Wit’s End

Defeat is not bitter unless you swallow it.
—Joe Clark

How do you help a friend who never asks for help?

Women are incredibly strong and delicately resilient. We move through life like the well worn pages of our favorite chapter in the Bible, coupled with unique wrinkles, markings, and creases. Many of us glide into each phase of becoming what others need, sometimes without pausing to use those same skills for ourselves.

Oh Martha, have you ever seen Mary weep? Get your favorite cup of hot tea and sit for a few sacred moments at Jesus’ feet. I’ve got a story to tell you that will help you not pull your hair out while tidying up and preparing that five course meal you planned the second you heard a guest was coming for dinner.

I used to think it was a badge of honor to be considered a strong work horse. The go-to girl. The dependable friend. You know, the one that would lay down her life for her friends? Yeah, that chick. The Abigail who mounts her horse to save ungrateful people from themselves and assuage the angst of those who were admittedly against them.

We have so much on our plates with our vision boards, cute planners and journals, on top of the spreadsheets on our laptops. But when your soul is no longer satisfied with the status quo, how much energy will you have left to disrupt the confines of patriarchy and peach cobbler?

My best friend called me one night, shaking with panic, despair, and questions that I couldn’t answer. Could I be brave enough to allow my carefully walled vulnerability to seep through the pauses in our conversation? I wondered what it would look like to say, “Sister, me too. I can’t help you. I’m tired too.” I mean, what would she think? God forbid I not be there for her the way she has been for me!

That night, I tucked my issues away in order to talk her down enough to sleep. When we hung up the phone, I dropped to my knees in sheer exhaustion, hoping that someone would sense that I needed help just as badly as my friend did.

Most of the women I know don’t like asking for help. This is weakness masquerading as strength when it’s used as a weapon of control over others. So how do we know who to ask and when to ask?

Jesus said in John: “Up until now you have asked nothing in my name. Ask so that I can give it to you so that your joy may be full.”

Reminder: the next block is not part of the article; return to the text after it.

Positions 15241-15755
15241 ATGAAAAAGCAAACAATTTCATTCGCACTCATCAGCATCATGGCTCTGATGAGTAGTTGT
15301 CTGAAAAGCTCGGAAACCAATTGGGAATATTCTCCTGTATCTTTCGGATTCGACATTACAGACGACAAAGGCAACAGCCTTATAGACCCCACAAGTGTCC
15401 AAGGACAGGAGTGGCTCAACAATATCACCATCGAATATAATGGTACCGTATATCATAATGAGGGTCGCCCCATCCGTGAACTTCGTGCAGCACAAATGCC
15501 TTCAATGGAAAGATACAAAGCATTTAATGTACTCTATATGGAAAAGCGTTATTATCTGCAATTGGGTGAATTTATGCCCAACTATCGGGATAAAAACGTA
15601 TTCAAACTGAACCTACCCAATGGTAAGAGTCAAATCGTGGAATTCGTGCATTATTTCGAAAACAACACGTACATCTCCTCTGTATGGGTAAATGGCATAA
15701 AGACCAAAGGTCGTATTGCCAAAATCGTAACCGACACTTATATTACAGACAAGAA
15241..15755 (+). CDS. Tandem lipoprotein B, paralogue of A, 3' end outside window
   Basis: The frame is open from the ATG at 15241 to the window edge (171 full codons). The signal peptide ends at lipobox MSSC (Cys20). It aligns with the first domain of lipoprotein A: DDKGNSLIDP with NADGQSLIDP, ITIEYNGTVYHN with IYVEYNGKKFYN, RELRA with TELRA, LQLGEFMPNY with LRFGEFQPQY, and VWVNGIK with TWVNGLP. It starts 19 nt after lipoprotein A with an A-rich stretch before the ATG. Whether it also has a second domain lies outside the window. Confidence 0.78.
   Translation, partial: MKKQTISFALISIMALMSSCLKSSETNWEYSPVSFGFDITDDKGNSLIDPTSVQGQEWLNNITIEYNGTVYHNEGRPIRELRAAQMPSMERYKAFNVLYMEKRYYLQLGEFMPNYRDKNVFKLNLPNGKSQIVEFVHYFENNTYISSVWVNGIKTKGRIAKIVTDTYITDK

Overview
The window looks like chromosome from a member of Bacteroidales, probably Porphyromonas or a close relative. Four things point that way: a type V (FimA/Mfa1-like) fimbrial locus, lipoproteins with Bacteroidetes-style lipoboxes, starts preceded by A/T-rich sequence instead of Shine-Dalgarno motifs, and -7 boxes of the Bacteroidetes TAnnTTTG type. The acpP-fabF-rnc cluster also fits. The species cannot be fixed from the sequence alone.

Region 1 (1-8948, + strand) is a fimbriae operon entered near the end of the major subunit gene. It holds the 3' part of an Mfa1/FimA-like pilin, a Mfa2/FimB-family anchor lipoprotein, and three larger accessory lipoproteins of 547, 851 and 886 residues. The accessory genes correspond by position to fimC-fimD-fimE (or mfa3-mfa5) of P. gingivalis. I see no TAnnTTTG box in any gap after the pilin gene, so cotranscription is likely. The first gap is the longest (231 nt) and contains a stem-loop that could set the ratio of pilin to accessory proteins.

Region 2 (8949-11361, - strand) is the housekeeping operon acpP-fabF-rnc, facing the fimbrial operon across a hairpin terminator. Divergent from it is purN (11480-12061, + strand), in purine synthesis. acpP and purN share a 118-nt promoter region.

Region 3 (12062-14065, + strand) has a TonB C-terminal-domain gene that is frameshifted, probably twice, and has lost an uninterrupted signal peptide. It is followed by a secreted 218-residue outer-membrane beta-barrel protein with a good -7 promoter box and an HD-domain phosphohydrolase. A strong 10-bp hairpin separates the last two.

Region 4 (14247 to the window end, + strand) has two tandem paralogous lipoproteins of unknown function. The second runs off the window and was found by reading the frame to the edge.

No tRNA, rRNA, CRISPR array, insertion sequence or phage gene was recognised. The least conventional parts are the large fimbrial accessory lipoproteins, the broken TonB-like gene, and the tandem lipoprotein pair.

Sarcastically, I’ve wanted to tell Him, “Look, I’ve asked and you haven’t answered and I’m staring to get really upset that you’re taking so long. Oh, and by the way, Jesus, before you hit me with the scriptural recall, I already know what you said about patience having her perfect work. That’s actually what I wanted to speak with you about anyway. Why does patience have to have a feminine gender? With all of the thankless things women do that never end, now you also want us to be patient? What about the men? I’m sure you didn’t mean anything by your syntax, but I could use some divine clarity on that one!”

Just thinking that I was bold enough to confront God as Job did sends chills down my spine, and not in a good way. I know God isn’t sexist. But I still need answers, and perhaps they will come when I no longer desire to look for them. Until then, I’ll just smile, wave, and pretend that everything is ok, knowing in my heart that it’s not. I’m tired of seeing my sisters hurting and I am tired of being hurt too.

Eventually, Jesus interrupted me. He said, “I Am the Word. I’ve sent you words, and I will not override your free will. I placed my words in your mouth. It’s not my responsibility to carry them out.”

Shrinking down like a little kid who knows when they made a mistake, I uttered, “Forgive me as I forgive myself. I know what to do now.”

“Put your big-girl pants on,” my Granny would tell me. But here is the problem with that: I don’t fit in them anymore, and they don’t fit me.

At my wit’s end, I remembered a quote I wrote five years ago: “Always be sure to tie up loose ends so that they don’t tear down or tear away from new beginnings.”

As I close this chapter of my life, I no longer feel like a failure if I take time for me. Everyone has been afraid of something. That was my fear: disappointing others who depended on me. But I’ve learned that women who rest well, recover all!

Girl, go get your stuff!

Natasha Stevens is passionate about humanitarian efforts ranging from empowering girls and women through education, writing, counseling, and speaking engagements, to hands on mission work in various places, including the eradication of forced child labor and early marriage through human trafficking. She loves a hearty laugh in summer gardens as much as a healthy bowl of oats in winter. She enjoys interacting with people from all walks of life, giving back where needed, and ministering the love and grace of Jesus without a title.